We lose a tonne of body heat from our heads, so travelling with a good quality beanie is an absolute must.



I travelled with a thick scarf, however if I were to travel back to the Arctic again (and lets be honest, I will) I would make sure to also pack a snood. If you aren’t familiar with what a snood is – it is like a circular scarf that doesn’t have any ends.

When I wanted to cover up my face from the cold winds, securely tucking my scarf into place around my face was a rather tricky task! Having a snood would have made that much simpler.



Only pack these if you are prone to getting cold ears and/or ear infections, otherwise, you can probably afford to leave these babies in your closet.


Hot tip: water based moisturisers and skin products do not cope well in the cold. They can actually freeze in your skin – making any fine lines and wrinkles appear x10 times worse and can even be rather uncomfortable.


If you think you’ll need one or two lip balms, you’d be better off packing at least 5. Cold climates can be incredibly drying and harsh on the skin – especially when that skin is on your lips. Keep them protected to prevent unwanted chapping, chafing and fever blisters.


Any and all electronic devices will have to work a lot harder than normal when in extremely cold climates. Pack extra camera batteries, as they will drain so much faster than you are used to.

It also pays to be prepared that not all camera equipment is created equal – and not all lenses and cameras are designed to withstand Arctic temperatures. I personally swear by my Olympus OM-D E-M1 – which has to be one of the most weatherproof mirrorless 4/3rds cameras on the market.


If after all this you are still worried that you will turn into an icicle, pack some portable hand warmers – they may be small, but they can make an enormous difference to your overall comfort.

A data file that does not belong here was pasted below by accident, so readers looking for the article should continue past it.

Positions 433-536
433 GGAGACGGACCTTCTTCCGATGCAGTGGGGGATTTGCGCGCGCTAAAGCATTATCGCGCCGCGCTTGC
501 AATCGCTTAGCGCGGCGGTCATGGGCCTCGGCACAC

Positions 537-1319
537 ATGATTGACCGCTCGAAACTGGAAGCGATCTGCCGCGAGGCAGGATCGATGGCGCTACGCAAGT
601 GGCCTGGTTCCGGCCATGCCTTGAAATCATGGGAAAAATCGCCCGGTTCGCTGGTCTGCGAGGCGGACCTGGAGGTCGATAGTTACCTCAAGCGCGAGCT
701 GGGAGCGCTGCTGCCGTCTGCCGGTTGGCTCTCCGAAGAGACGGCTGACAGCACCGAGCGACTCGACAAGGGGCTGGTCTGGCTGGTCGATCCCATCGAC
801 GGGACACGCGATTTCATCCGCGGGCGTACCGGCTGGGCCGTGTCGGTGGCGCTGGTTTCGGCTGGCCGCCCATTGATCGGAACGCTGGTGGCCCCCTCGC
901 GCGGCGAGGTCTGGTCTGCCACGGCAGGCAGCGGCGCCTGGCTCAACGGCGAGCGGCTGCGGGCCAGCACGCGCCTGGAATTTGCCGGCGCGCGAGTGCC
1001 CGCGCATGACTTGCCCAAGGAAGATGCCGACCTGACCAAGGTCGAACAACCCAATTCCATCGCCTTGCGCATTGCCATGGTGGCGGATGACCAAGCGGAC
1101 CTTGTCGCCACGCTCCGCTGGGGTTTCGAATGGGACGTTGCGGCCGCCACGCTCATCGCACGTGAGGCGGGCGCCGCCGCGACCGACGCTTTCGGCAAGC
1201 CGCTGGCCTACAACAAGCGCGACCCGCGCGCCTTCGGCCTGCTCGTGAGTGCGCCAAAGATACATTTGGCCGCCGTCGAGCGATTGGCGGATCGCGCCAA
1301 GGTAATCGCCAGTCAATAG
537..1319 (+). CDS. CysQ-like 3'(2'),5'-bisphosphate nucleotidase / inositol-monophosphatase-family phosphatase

Now go forth and conquer the amazing Arctic!


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20-something year old Australian backpacker writing her way around the world.

38 thoughts on “Packing List: Winter In The Arctic

    1. Reasonably so, but this doesn’t change too much all year round to be quite honest! They are always pricey, but they are well worth the money.

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  2. I want the puppies. Forget all of the other stuff, I’ll just take the puppies and go 🙂 hahaha! Great advice, as I am definitely the worst packer in the world when it comes to going on trips. Great to get advice from someone who knows what’s going on!

  3. Great information to share, I must say you were quite brave to just go out in jeans in that weather. Once wet they will freeze. Go get a good pair of waterproof/windproof pants for your next visit as you stated. You will be much warmer. Cannot wait to hear of the rest of this trip. Hope the leg is doing better.

    1. Yes it definitely wasn’t the smartest of outfit choices – I will definitely be investing in a pair of windproof pants next time!

  4. This sounds like my check list just travelling to Asia (from Australia) during winter! I grew up in a tropical climate, so don’t handle cold very well haha

      1. Hong Kong, China, South Korea, and Japan. We were in Hokkaido, the coldest region in Japan, during late January and early February for some snow and ice festivals. But I actually think the small town called Pingyao in China was the coldest place we visited!

  5. This is such a good, comprehensive list! When I went to the arctic circle in Finland a few years ago I found myself seriously under packed. As Scots we assumed layers would suffice – thank god for snowsuit hire!

      1. It was cool (literally). I went as part of a tour and only for a few days with family but it was a fun experience (though I wouldn’t say I got to see much of the country)

  6. Omg there is no way I would have survived that! Winter where I’m from is an average of 21 degrees celcius (above 0) and to me that’s cold hahaha you are brave 😀

    1. Where are you from? My background is rather similar – I am based in Darwin, Australia, so winter is like 25 degrees haha

  7. I might have missed it somewhere but when did you go to Greenland and how?
    I am planning a week ling trip in December (most likely to Kangerlussuaque or Illulissat) but they experience the polar night and I am not sure if it is still worth going there with a minimal day light. Where you there in that period of time?